By Anna SaghabalianThe Armenian side has agreed to a meeting between the presidents of Armenia and Azerbaijan, which is likely to take place in Minsk on November 28. This was announced by OSCE Minsk Group cochairman from Russia Yuri Merzlyakov in a press briefing at Zvartnots airport on Wednesday, shortly before the cochairmen’s departure.
Merzlyakov described as “rich in content and effective” the meetings with Armenian President Robert Kocharian and Foreign Minister Vartan Oskanian.
“We still need to get the Azerbaijani side’s consent regarding the meeting, in Baku later today, although earlier Azerbaijan’s Foreign Minister Mamedyarov made a corresponding statement in this regard,” the Russian cochairman said.
Commenting on the fact that only two of the three cochairmen of the Minsk Group arrived in Yerevan, Merzlyakov said that they had agreed on the division of work and U.S. cochairman Matthew Bryza “one of these days is due to meet [Nagorno-Karabakh President] Mr. Arkady Ghukasian, who is now on a visit to the United States.”
“On the whole, we think that the year is ending on a pretty optimistic note,” the Russian cochairman said, adding: “If we manage to keep this mood of the sides, and we hope that we will manage to do that, then we will enter 2007 with quite good prospects.”
According to French cochairman Bernard Fassier, “settling such a conflict is like building a wall of peace.”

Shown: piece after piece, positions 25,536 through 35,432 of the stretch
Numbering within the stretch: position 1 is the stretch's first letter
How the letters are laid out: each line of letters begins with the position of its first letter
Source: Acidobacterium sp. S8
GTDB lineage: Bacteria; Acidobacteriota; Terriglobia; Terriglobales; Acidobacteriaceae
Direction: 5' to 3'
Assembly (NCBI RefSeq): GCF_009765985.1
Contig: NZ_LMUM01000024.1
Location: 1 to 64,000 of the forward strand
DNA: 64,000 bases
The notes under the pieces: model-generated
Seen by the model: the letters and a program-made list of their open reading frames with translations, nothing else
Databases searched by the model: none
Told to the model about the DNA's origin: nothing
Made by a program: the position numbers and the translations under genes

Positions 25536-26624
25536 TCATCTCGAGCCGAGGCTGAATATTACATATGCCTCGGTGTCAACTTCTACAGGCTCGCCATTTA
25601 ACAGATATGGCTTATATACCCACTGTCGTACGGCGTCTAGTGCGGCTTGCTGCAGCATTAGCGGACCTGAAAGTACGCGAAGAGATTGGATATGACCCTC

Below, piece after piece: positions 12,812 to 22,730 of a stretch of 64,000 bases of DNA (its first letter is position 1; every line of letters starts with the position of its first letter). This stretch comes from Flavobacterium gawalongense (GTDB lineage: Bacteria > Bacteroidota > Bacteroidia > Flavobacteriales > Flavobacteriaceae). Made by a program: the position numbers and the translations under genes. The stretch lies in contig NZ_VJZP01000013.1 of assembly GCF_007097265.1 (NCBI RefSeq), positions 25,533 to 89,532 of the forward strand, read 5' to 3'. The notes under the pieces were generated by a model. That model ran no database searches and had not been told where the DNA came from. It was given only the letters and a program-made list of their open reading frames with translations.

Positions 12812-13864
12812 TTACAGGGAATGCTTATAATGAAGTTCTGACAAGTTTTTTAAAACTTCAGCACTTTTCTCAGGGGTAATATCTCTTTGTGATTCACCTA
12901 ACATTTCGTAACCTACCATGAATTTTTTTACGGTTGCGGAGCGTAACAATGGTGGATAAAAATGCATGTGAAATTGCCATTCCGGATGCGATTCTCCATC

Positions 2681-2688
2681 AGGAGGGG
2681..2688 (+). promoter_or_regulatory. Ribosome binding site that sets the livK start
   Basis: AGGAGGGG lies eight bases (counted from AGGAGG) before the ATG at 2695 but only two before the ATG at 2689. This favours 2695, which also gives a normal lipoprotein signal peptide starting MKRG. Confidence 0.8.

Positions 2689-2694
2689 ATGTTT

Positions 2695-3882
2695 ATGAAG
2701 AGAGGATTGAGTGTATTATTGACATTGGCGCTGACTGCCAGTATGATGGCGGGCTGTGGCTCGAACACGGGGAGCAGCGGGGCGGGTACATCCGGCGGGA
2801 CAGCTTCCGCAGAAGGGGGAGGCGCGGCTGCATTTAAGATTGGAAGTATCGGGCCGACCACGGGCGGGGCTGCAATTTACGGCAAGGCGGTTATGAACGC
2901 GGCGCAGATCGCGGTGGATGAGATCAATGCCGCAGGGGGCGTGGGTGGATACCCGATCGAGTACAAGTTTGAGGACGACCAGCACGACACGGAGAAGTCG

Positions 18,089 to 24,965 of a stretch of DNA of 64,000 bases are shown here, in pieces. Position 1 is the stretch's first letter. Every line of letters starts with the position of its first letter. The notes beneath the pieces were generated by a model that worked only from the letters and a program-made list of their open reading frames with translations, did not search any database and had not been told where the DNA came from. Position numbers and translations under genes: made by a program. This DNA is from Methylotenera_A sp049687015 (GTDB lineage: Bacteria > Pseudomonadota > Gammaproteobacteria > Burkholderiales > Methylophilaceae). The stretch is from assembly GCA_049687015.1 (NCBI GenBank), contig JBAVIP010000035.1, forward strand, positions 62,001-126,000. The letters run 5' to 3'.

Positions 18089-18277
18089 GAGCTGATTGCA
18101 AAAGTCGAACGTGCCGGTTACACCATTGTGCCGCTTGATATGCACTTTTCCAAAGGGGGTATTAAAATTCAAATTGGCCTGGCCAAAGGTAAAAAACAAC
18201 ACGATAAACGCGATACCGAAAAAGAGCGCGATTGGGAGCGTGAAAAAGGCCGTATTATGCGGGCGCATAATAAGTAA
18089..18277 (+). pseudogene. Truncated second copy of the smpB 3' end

“Every time we try to help the sides to put one or two bricks into that wall, and we keep adding bricks, it is good,” the French cochairman stated, emphasizing: “But the wall now is not strong enough yet to make it possible to write an ultimate settlement agreement.”
“As your foreign minister said, from October we presented not new, but additional elements, and we hope that those additional elements will give an opportunity to implement that approach,” Fassier said.
To the question about Azerbaijan’s war rhetoric, Merzlyakov expressed an opinion that in the recent period fewer such statements have been made.
“We always assume that similar “passionate” rhetoric impedes the process, especially when those statements are made on the threshold of some important meeting or at crucial moments,” Merzlyakov said. “Anyway, we didn’t feel that it would essentially obstruct the basic task to complete 2006 with the third meeting of the presidents.”
“In this sense in Washington, Paris and Moscow we have one position that war cannot be a real possibility for settling this conflict,” Fassier said.